stone, a stone falling through the atmosphere; a meteorite; an aërolite. Falling tide, the ebb tide.
Falling weather, a rainy season. [Colloq.] Bartlett.
(Fal*lo"pi*an) a. [From Fallopius, or Fallopio, a physician of Modena, who died in 1562.]
(Anat.) Pertaining to, or discovered by, Fallopius; as, the Fallopian tubes or oviducts, the ducts or canals
which conduct the ova from the ovaries to the uterus.
(Fal"low) a. [AS. fealu, fealo, pale yellow or red; akin to D. vaal fallow, faded, OHG. falo, G.
falb, fahl, Icel. fölr, and prob. to Lith. palvas, OSlav. plavu white, L. pallidus pale, pallere to be
pale, Gr. polio`s gray, Skr. palita. Cf. Pale, Favel, a., Favor.]
1. Pale red or pale yellow; as, a fallow deer or greyhound. Shak.
2. [Cf. Fallow, n.] Left untilled or unsowed after plowing; uncultivated; as, fallow ground.
Fallow chat, Fallow finch (Zoöl.), a small European bird, the wheatear See Wheatear.
(Fal"low), n. [So called from the fallow, or somewhat yellow, color of naked ground; or perh. akin
to E. felly, n., cf. MHG. valgen to plow up, OHG. felga felly, harrow.]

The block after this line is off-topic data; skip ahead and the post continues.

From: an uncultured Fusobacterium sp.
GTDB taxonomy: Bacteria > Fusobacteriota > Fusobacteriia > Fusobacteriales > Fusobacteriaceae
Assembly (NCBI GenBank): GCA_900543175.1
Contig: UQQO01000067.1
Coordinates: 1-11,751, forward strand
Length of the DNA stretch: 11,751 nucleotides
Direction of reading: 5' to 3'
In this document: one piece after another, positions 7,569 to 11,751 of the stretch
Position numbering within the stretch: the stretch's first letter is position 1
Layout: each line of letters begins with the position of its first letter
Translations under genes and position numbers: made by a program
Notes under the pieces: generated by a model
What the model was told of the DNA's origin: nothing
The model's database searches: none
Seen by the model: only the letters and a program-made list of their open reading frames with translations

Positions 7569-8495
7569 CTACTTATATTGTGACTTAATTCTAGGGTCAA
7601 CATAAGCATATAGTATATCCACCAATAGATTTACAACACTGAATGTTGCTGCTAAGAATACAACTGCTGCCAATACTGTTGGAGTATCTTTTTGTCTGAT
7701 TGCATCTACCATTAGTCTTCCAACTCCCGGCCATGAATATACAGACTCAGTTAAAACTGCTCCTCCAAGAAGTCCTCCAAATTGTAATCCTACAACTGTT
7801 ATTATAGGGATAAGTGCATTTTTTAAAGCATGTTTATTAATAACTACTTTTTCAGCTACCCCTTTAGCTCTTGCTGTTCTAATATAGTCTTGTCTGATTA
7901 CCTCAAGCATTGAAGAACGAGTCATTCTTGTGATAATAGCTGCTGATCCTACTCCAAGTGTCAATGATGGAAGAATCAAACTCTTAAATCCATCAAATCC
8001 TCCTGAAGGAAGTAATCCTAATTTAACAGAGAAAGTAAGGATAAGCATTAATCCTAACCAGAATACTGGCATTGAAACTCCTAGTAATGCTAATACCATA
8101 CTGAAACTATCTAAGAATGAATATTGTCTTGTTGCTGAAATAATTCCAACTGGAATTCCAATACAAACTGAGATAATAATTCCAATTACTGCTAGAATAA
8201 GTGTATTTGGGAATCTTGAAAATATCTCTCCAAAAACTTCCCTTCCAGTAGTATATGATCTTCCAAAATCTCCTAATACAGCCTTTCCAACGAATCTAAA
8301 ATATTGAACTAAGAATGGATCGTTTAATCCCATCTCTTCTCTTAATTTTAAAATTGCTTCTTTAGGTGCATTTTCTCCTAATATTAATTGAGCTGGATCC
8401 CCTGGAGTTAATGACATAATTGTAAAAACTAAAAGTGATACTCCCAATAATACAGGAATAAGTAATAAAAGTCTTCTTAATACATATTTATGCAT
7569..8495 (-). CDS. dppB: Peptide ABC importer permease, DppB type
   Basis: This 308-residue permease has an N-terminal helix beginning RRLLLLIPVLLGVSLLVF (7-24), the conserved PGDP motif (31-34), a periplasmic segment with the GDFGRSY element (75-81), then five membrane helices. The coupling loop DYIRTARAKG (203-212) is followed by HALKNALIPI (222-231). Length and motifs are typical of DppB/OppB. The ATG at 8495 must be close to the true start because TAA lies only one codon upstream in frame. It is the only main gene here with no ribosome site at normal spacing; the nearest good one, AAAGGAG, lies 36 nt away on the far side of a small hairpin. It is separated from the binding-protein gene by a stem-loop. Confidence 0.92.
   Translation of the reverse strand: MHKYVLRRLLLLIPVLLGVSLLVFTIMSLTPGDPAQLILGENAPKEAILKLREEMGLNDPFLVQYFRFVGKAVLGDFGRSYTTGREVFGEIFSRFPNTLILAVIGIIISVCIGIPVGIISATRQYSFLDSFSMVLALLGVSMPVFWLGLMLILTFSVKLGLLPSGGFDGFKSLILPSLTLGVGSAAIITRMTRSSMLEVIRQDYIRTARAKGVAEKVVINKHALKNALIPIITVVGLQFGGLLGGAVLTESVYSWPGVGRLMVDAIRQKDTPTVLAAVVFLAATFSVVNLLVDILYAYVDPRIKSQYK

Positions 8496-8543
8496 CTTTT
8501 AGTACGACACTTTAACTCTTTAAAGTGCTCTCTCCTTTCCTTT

1. Plowed land. [Obs.]
Who . . . pricketh his blind horse over the fallows.Chaucer.
2. Land that has lain a year or more untilled or unseeded; land plowed without being sowed for the season.
The plowing of fallows is a benefit to land.Mortimer.
3. The plowing or tilling of land, without sowing it for a season; as, summer fallow, properly conducted,
has ever been found a sure method of destroying weeds.
Be a complete summer fallow, land is rendered tender and mellow. The fallow gives it a better tilth
than can be given by a fallow crop.Sinclair. Fallow crop, the crop taken from a green fallow. [Eng.] Green fallow, fallow whereby land is rendered
mellow and clean from weeds, by cultivating some green crop, as turnips, potatoes, etc. [Eng.]
(Fal"low) v. t. [imp. & p. p. Fallowed ; p. pr. & vb. n. Fallowing.] [From Fallow, n.] To
plow, harrow, and break up, as land, without seeding, for the purpose of destroying weeds and insects,
and rendering it mellow; as, it is profitable to fallow cold, strong, clayey land.
(Fal"low deer`) [So called from its fallow or pale yellow color.] (Zoöl.) A European species
of deer much smaller than the red deer. In summer both sexes are spotted with white. It is common in
England, where it is often domesticated in the parks.
(Fal"low*ist) n. One who favors the practice of fallowing land. [R.] Sinclair.
(Fal"low*ness), n. A well or opening, through the successive floors of a warehouse or manufactory,
through which goods are raised or lowered. [U.S.] Bartlett.
(Fal"sa*ry) n. [L. falsarius, fr. falsus. See False, a.] A falsifier of evidence. [Obs.] Sheldon.
(False) a. [Compar. Falser ; superl. Falsest.] [L. falsus, p. p. of fallere to deceive; cf. OF.
faus, fals, F. faux, and AS. fals fraud. See Fail, Fall.]
1. Uttering falsehood; unveracious; given to deceit; dishnest; as, a false witness.